On becoming a Presidential Scholar — and sober -- Gazette.Net


Related story: New federal campaign urges parents to teach dangers of alcohol to pre-teens

This story was corrected at 2:35 p.m. May 15, 2013.

There’s a lot that sets Bayard Miller apart from his peers: his high grades, his stellar test scores — and the time he spent kicking an alcohol addiction. At one time during his junior year, he was downing a fifth of vodka on some days.

It’s a story most kids still in high school wouldn’t tell. But Miller, an 18-year old senior at Bethesda-Chevy Chase High School, is not like most kids.

He used his experience as an alcoholic as the topic for one of his essays that earned him the distinguished honor of being named one of two U.S. Presidential Scholars from Maryland this year.

“I’m an alcoholic,” he said. “One of my essays was about [getting well] and my life after that. I think they were impressed that I left school for a month and maintained a 4.0 [grade point average].”

In that essay, Miller wrote: “The summer [before] junior year I started drinking alone. I loved being drunk and decided it was dumb that drinking alone was frowned upon by society. After all, Hemingway did it and he was successful. So I started buying half gallons of vodka for myself. Drinking alone at the age of 16 is bad under any circumstances, but my habit got much worse when I tore my shoulder playing football. The season ending injury gave me more free time and less reason for staying in shape, so I started drinking every night. On what was a normal Wednesday for me, I polished off a fifth of vodka. My parents found me stumbling drunk and took me to the hospital.”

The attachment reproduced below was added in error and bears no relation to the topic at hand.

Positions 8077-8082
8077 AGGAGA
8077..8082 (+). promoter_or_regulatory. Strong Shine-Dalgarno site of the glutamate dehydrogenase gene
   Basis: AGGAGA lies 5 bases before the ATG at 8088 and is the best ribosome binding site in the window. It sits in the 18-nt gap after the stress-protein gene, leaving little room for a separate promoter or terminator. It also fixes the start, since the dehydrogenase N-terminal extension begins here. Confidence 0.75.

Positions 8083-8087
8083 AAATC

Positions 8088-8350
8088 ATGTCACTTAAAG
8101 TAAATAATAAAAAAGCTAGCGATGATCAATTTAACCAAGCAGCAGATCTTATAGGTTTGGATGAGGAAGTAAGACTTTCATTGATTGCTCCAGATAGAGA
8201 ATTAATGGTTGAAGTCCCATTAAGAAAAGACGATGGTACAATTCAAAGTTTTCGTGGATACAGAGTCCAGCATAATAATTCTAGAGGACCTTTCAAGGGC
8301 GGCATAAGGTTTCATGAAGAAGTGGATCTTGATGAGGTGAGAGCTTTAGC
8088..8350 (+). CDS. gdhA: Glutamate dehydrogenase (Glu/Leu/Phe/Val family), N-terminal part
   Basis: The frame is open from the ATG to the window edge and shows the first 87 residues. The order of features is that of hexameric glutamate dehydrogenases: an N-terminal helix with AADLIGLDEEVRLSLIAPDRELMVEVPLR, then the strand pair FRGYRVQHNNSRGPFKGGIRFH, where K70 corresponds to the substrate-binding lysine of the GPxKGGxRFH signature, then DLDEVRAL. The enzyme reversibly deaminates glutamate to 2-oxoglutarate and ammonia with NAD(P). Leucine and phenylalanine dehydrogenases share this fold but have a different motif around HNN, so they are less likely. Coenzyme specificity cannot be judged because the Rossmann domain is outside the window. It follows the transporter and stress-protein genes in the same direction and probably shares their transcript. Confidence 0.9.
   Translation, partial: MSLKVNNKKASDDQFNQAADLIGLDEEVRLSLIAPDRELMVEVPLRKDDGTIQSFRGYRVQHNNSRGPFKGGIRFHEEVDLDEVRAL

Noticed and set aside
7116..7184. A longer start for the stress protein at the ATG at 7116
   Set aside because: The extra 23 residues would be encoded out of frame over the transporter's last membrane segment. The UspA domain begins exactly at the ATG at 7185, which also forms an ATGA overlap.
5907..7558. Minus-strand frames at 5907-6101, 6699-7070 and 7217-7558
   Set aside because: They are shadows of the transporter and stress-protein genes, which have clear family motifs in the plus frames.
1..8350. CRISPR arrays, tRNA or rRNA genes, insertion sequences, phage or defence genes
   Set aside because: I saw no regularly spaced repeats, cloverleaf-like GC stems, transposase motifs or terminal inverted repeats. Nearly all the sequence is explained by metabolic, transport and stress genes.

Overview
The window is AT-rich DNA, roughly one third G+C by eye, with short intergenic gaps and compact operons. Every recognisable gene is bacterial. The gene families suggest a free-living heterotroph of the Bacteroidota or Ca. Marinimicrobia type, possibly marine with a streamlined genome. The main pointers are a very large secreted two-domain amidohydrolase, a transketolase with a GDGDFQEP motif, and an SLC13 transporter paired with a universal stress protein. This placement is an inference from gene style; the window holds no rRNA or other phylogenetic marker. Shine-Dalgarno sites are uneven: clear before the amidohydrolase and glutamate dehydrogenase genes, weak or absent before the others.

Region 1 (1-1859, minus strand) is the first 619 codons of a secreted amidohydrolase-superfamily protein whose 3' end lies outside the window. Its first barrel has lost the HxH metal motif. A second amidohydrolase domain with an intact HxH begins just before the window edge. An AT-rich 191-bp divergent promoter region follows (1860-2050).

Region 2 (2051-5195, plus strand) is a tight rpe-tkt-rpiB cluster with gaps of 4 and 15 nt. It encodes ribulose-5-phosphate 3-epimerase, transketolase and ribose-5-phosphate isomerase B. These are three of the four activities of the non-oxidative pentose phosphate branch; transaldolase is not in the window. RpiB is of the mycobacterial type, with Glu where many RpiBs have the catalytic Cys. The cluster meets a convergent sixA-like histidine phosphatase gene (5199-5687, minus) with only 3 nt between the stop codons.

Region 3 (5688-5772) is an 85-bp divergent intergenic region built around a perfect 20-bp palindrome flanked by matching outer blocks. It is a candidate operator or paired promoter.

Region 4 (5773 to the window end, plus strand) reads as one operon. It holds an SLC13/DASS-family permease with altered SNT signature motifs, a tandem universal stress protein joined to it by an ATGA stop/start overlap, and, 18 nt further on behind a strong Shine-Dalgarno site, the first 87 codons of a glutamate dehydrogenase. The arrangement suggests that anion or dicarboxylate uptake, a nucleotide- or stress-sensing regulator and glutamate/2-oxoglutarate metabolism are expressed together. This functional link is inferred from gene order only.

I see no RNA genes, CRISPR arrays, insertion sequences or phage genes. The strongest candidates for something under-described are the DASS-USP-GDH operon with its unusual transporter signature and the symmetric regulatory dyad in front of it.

The road to recovery

“I took one look at him and knew he was drunk,” Miller’s mother, Caroline Adams Miller, said. “He had maybe a fifth of vodka that night. He really couldn’t make sense. It was really one of the worst nights of our life.”

Afraid that he may have had a stroke, Caroline Miller called an ambulance and had her son hospitalized.

It was the beginning of a monthlong journey to sobriety. A journey he knows will really last his whole life.

“Sobriety was tough initially,” he wrote in the last paragraph of his essay. “I felt like I was never going to be normal again, that I would always be on the fringe of society — but I was proven wrong. Nobody has stopped hanging out with me because of my situation. I understand that some people feel bad for me because of my alcoholism but I certainly don’t. I’ve learned to deal with emotions without hiding behind a drug and I’m happier than I’ve ever been.”

Miller’s parents and B-CC social studies teacher Tim Gilmore said they were amazed he kept up his grades while drinking so heavily.

On his Presidential Scholar questionnaire, Miller named Gilmore as a teacher who significantly influenced him.

‘No clue whatsoever’

Miller would get his alcohol by illegally buying it from a Washington liquor store and drank it alone in his room at night, his mother said.

“The remarkable thing to me was that he was able to get up the next day and go to school and get A’s,” his father, Haywood Miller, said.